UC Berkeley Study Assails Misleading Health Claims About "Alternative" Beverages
Berkeley, CA—While sales of sodas are slipping, the huge category of alternative sugary beverages, which includes energy, sports, tea and fruit drinks, is growing rapidly, bolstered by false and misleading health claims, according to a study just released by the University of California, Berkeley.
Researchers at the Atkins Center for Weight and Health at UC Berkeley investigated the growing and often confusing list of supplements added to sugary drinks to determine their effects on their most common consumers—children and teens. Their findings: In most cases, they provide little or no health benefits. In some cases the added ingredients may actually be dangerous, and in virtually all cases, manufacturers attempt to put a “health halo” over what is an otherwise unhealthy sugary beverage.
“Despite the positive connotation surrounding energy and sports drinks, these products are essentially sodas without the carbonation,” says lead author Dr. Patricia Crawford. “Rather than promote health as claimed in advertising, these drinks are putting our children’s health at risk.”
Crawford’s study takes the first comprehensive, scientific look at 21 popular sugary drinks touted by manufacturers as “health and strength enhancing” to understand their potential impact on the young people who primarily consume them. Across the board, the significant sugar and calories they deliver are very troublesome, and the study draws special attention to the additives that are typically marketed as health and performance-enhancing: caffeine, non-caloric sweeteners, sodium, vitamins and minerals, and other supplements such as guarana, ginseng, taurine, gingko biloba and ginger extract.
Of these five, Crawford cautions, only ginger extract is classified as “likely safe” for children by the National Institutes of Health, National Center for Complementary and Alternative Medicine. The health impact of the majority of added ingredients has not been studied in children, and some have known harmful effects if consumed in high quantities by adults. Also of concern is the synergistic effect of these ingredients, in addition to the harmful amount of sugar they contain. Caffeine, for instance, when blended with guarana increases the physiological effects of the caffeine in the beverage.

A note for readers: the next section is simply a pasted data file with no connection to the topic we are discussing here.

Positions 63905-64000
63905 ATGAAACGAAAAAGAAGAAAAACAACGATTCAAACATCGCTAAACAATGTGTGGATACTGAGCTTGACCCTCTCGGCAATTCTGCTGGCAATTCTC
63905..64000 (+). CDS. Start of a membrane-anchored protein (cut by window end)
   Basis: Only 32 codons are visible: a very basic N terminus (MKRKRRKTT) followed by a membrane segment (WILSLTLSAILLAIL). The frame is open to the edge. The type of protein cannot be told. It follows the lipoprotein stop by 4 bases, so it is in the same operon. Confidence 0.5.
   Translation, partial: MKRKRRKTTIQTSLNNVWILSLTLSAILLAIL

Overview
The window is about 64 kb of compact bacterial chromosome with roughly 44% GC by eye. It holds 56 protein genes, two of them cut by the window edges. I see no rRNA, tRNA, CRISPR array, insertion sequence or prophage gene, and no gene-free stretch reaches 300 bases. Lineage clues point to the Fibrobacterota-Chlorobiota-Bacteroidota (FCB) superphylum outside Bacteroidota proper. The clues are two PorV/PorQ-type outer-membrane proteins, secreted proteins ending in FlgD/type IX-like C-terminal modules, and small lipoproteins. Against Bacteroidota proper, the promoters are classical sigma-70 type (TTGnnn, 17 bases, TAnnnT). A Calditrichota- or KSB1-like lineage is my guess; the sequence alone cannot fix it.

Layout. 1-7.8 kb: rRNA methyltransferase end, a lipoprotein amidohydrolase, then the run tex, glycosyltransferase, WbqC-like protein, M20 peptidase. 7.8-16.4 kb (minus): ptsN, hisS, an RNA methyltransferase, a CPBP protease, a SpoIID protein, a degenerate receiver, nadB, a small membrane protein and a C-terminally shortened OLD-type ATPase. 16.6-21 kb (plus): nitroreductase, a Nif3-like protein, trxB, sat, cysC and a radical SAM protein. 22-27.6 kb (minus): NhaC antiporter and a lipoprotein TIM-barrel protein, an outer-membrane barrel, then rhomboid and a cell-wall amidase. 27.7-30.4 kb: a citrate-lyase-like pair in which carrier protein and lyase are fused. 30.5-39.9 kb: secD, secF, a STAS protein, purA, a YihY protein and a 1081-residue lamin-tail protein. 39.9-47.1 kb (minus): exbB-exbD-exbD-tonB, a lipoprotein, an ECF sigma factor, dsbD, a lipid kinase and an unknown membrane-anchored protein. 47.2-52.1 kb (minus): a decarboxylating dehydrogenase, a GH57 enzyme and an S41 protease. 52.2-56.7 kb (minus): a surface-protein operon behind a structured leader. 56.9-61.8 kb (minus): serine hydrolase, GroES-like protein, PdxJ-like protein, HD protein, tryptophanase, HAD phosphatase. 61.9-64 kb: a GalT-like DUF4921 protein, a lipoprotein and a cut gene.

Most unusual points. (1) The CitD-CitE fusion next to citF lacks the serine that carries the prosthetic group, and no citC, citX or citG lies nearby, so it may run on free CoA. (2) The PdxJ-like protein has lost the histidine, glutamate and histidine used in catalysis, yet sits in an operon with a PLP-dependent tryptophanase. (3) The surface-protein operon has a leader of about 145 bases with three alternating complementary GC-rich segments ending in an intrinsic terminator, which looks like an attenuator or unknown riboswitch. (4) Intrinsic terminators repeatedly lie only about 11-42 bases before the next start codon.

Because caffeine is a mainstay of many of these products, marketers promote them as improving energy, concentration, endurance, and performance. The study, however, documents that these beverages may have the opposite effect, increasing stress, nervousness, anxiety, headaches, insomnia, tremors, hallucinations, and seizures, while reducing academic performance. In fact, over-consumption of these products has led to caffeine intoxication in teens, and contributed to elevated blood pressure, cardiac arrhythmia, and even death.
“Under the guise of offering the public more choices, beverage manufacturers are using a ‘health halo’ to attract increasingly health-conscious consumers of all ages back to sugary drinks,” says Dr. Harold Goldstein of the California Center for Public Health Advocacy (CCPHA), which commissioned the study. “Their health marketing claims are the 21st-century equivalent of selling snake oil.”
In many cases, beverage manufacturers add ingredients that are popularly considered healthful, such as vitamins and minerals. However, they fail to inform consumers that these vitamins are best supplied through the average diet. As a result, the study says people may be consuming vitamins and minerals at higher levels than necessary, while also adding significant amounts of liquid sugar to their diet.
Recently, a 14-member, national expert panel convened by the Robert Wood Johnson Foundation published its Recommendations for Healthier Beverages report recommending that the healthiest beverage choices for children and adolescents are plain water, nonfat or low-fat milk, and 100-percent fruit or vegetable juice in small quantities. Crawford concludes: "The marketing of fortified beverages as beneficial or health-enhancing is premature at best and deceptive at worst. The beverages discussed in this report contain ingredients that have not been shown to provide the benefits that are claimed for them, and many of which have not been proven safe for consumption by youth.”
For detailed information on the various beverages, their ingredients, health claims and scientific evidence, download the full report at www.publichealthadvocacy.org/healthhalo.html
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